Transport Ministers Begin Talks on Trans-Asia Rail Network

Iron Silk Road

Asian transport ministers on Friday began formal talks on a proposed railway network to promote trade and balanced development on the world's fastest-growing continent.
Forty-one Asia-Pacific countries have sent representatives to the two-day  ministerial meeting on transport organised by the UN Economic and Social Commission for Asia and the Pacific (UNESCAP).

"Advances in transport improve productivity, reduce costs and promote trade. That, in turn, encourages economic growth and social development," UN Secretary General Kofi Annan said in a message to the meeting.

Ministers later Friday are to sign a landmark inter-governmental agreement on the Trans-Asian Railway (TAR), also dubbed the "Iron Silk Road" after the ancient trade route.

The proposed 81,000-kilometer network, first mooted by the UN back in 1960, would link capitals, ports and industrial hubs across 28 Asian countries all the way to Europe.

UNESCAP chief Kim Hak-Su said the conference would "help determine the pace and scope of physically linking the hinterland areas in the deep interior of the Asian continent with Asia's bustling maritime cities and European markets" through the TAR.

"These linkages will provide seamless connectivity through transport arteries to Asian ports and European markets," Kim said in an opening speech.

UNESCAP officials said they expect 15-17 of the 28 countries involved in the project to sign the agreement on it Friday.

They said procedural matters, and not disagreement over the project itself, were causing other nations to delay. Those left out of the initial accord have another two years to sign on.

Kim told AFP on Thursday he expected the accord to come into force in the second half of next year after eight countries ratify it.

The ratification would encourage international lenders like the Asian Development Bank to seriously consider loan requests from TAR signatories, some of whom are in desperate need of finance, Kim said.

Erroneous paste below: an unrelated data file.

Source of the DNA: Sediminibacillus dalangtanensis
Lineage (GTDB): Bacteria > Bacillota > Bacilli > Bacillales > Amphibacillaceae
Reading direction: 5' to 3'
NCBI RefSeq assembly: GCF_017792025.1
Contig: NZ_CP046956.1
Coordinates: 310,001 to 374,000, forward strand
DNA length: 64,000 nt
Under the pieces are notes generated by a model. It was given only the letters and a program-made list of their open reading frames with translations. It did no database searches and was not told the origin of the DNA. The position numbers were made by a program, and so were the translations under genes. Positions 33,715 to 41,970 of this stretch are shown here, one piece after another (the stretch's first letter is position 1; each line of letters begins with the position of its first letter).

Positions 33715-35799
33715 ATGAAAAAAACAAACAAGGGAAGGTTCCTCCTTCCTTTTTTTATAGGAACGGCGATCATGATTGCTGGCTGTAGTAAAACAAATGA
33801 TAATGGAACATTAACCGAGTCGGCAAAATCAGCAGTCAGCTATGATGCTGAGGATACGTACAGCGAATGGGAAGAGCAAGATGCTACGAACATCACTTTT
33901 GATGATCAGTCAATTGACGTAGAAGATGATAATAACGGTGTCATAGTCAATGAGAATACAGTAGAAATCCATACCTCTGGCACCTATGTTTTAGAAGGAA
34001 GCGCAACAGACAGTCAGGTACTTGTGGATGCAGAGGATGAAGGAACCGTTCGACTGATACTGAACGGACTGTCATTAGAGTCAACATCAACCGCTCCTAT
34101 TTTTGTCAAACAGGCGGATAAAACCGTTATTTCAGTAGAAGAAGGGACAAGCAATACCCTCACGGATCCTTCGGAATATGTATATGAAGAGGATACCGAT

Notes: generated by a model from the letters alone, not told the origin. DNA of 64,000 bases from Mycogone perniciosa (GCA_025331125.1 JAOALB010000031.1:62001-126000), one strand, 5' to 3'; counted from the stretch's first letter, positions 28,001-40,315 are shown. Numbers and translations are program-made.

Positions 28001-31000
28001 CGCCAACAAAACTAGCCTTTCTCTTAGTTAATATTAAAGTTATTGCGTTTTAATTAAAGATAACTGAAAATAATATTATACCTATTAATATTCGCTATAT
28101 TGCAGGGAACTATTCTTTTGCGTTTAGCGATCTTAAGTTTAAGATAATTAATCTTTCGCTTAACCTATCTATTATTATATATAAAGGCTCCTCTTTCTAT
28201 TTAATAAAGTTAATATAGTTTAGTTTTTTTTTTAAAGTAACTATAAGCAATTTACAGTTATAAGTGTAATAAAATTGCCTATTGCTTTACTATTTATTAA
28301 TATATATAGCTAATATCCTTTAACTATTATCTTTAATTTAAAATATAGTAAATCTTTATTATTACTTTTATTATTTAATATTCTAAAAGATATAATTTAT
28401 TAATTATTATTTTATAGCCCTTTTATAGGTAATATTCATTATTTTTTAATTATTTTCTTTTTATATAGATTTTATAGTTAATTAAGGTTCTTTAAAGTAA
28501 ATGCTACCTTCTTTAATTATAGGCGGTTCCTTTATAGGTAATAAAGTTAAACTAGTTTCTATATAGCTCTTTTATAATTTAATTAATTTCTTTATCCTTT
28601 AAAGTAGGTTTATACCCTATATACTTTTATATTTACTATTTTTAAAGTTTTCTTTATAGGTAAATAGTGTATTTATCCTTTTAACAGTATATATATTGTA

The slow progress over the past five decades indicates challenges still ahead even though the Cold War, a major obstacle, is long over.

One stumbling block is Democractic People's Republic of Korea. Republic of Korea would have to traverse its territory to gain access to the Russian or Chinese rail networks.

Work has been completed on laying track across the heavily fortified inter-Korean frontier to reconnect two lines severed during the Korean War but planned test runs were cancelled in May amid tensions over other issues.

Other continent-wide problems include switching between different-gauge tracks, where to stop, how to handle sometimes tricky quarantine and immigration paperwork, and how to safely ferry cargo and people across many borders.

But fast-growing Asia, home to 60 percent of the world's population and generating 26 percent of the world's economic output, deserves better transport, UNESCAP chief Kim has said.

The continent boasts 13 of the world's top 20 container seaports but it has fewer than 100 "dry ports" -- inland container depots -- while Europe has 200 and the United States 370.

Source: AFP

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